Kelli Y Allen's answer Yes, absolutely list all addresses accurately. As long as you have not been out of the U.S. for more than 6 months at a time, and have been in the U.S. more total days than you have been outside the U.S. during the last 5 years, you're fine for purposes of the residency requirement.
Kelli Y Allen's answer Unfortunately, no. It sounds like she is in the process of waiting for a visa number to become available which can be many, many years. In the meantime, it's possible she could come for a short visit by obtaining a visitor visa, but would have to leave at the end of her authorized stay and continue waiting for the visa number.
Hector E. Quiroga's answer If your mother enters the US lawfully and is able to do so without any indication of fraud or misrepresentation when she enters, your father can file an immigrant visa petition for her when she arrives. The trick is explaining what the purpose of her travel is, and if she says she plan to become a permanent resident or in any way reveals her intent to remain in the United States even though she is coming on a temporary visa, she could greatly complicate her case. Your father would do well to...
Peter N. Munsing's answer You have 60 days after your course ends. If you drop out it won't be more than 60 and may be less. Consider not dropping out, epecially if you've paid the tuition and room and board.
Peter N. Munsing's answer Given present trends you will want to find an attorney who is a member of AILA and with whom you can discuss in confidence --and with confidence--any questions you have. You want to make a time line of what happened when, where you have lived, worked etc. Anyone may apply--the question is would you be granted or are there alternative routes that are better.
Hector E. Quiroga's answer Yes, depending on how much time you spent in the US before the child’s birth. Also, since the child was born out of wedlock, you will need to provide evidence of your involvement in your daughter’s life.
Optional Practical Training (OPT) is a period during which undergraduate and graduate students with F-1 status who have completed or have been pursuing their degrees for more than three months are permitted by the United States Citizenship and Immigration Services (USCIS) to work for one year on a student visa towards getting practical training to complement their education.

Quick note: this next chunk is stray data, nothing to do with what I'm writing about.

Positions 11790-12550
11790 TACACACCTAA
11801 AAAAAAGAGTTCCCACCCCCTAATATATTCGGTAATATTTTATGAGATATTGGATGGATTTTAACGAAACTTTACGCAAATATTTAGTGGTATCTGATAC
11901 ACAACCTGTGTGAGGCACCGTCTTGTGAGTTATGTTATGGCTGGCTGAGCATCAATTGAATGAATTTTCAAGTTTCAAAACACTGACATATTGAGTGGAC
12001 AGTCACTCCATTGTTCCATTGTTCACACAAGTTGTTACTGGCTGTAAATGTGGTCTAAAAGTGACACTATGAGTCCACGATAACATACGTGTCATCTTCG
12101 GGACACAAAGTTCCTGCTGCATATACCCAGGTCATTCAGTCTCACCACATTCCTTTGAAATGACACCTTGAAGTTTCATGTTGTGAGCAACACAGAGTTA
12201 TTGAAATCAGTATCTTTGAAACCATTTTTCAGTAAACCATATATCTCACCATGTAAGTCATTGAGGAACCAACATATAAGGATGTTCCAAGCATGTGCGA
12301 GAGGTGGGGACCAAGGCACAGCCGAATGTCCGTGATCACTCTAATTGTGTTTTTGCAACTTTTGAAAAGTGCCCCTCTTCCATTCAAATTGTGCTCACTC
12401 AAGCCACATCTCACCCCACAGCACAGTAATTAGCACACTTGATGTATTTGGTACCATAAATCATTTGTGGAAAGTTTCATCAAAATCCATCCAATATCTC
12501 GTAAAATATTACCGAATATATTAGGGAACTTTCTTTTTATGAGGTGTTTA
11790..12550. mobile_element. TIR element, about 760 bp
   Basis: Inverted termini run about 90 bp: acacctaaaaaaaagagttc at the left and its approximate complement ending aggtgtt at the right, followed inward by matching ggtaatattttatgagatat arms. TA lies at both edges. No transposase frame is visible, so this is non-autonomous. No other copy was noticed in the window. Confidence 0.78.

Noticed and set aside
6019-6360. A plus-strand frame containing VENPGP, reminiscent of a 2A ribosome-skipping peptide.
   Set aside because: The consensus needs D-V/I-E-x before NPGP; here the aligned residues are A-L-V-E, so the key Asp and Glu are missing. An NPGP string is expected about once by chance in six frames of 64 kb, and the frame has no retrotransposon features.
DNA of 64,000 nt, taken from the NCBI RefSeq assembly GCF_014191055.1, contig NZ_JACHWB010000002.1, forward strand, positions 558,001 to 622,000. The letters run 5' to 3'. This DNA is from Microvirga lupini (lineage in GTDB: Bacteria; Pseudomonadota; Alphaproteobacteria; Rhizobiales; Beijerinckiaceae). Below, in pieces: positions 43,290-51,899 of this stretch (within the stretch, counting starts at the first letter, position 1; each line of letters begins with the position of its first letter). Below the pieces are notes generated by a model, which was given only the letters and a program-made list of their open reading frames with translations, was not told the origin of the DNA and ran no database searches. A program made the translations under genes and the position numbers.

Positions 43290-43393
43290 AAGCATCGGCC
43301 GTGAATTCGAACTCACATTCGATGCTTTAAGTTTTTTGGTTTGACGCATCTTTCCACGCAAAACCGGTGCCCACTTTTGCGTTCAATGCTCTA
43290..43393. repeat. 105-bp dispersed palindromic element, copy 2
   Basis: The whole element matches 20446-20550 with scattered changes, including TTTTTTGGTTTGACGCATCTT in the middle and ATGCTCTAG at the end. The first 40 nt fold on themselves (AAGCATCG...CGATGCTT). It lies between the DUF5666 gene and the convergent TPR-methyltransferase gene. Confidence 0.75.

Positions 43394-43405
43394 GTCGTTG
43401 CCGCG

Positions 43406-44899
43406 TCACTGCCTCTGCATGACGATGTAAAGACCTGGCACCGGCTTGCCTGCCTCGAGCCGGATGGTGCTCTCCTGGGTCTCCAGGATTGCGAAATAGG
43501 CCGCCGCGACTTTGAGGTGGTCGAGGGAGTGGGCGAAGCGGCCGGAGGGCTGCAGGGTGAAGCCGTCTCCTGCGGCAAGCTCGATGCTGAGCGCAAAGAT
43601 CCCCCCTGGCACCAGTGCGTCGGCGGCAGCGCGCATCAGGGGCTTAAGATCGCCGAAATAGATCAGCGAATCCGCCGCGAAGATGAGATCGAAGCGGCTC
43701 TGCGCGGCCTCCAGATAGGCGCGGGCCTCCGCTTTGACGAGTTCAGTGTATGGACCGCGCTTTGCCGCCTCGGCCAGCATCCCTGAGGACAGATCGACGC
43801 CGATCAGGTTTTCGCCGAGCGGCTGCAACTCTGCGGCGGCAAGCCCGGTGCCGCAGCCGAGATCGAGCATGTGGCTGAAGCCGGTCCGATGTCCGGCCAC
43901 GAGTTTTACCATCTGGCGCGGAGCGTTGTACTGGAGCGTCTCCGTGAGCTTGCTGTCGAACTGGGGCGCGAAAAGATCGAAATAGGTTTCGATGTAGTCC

Carl Shusterman's answer It varies according to the facts in the case. Many times, our clients are approved within a week or two. Other times, USCIS refuses to make a decision for months and sometimes we have to sue them in Federal Court in order to force them to make a decision.
Hector E. Quiroga's answer According to the Naturalization Eligibility Worksheet (Form M-480; page 9), “Naturalization applicants may file their applications 90 days before they have satisfied the “continuous residence” requirement.”
Mark Oakley's answer Unfortunately (or fortunately, depending on how you look at it), your marriage is void under the law and you are not currently legally married. The issue for you is do you act now to establish a court record voiding the marriage, since obviously doing so may have adverse consequences to your immigration status. You need to speak to an immigration lawyer concerning timing and options. If you wish to be married to this person, and can wait for his divorce to come through and then remarry, and...
Mark Oakley's answer Who was your lawyer for the case? That should be your first contact, because they may still have their file on the matter. Alternatively you can try to file a motion to unseal the expunged record, which is possible so long as the physical file has not yet been shredded under the State document retention law. Unfortunately, a pbj is treated the same as a conviction for immigration purposes, and may bar you from obtaining citizenship, so this is very serious. It may even trigger deportation...
Mark Oakley's answer If the police were to raid his house, anyone in the house could be arrested and charged. Whether the prosecutor ultimately follows through with the prosecution and whether you can be convicted would depend on the evidence and possibly your and your boyfriend’s credibility if you both testify that you were not involved in the cultivation or possession of the plants. However, anyone in the house can be deemed to be in “constructive possession” of any contraband openly visible within the...
Hector E. Quiroga's answer Your best bet would be to contact a tax professional to see what exactly is being taken out of your paycheck. Just because you are here on a visa should have no bearing on what is taken out.
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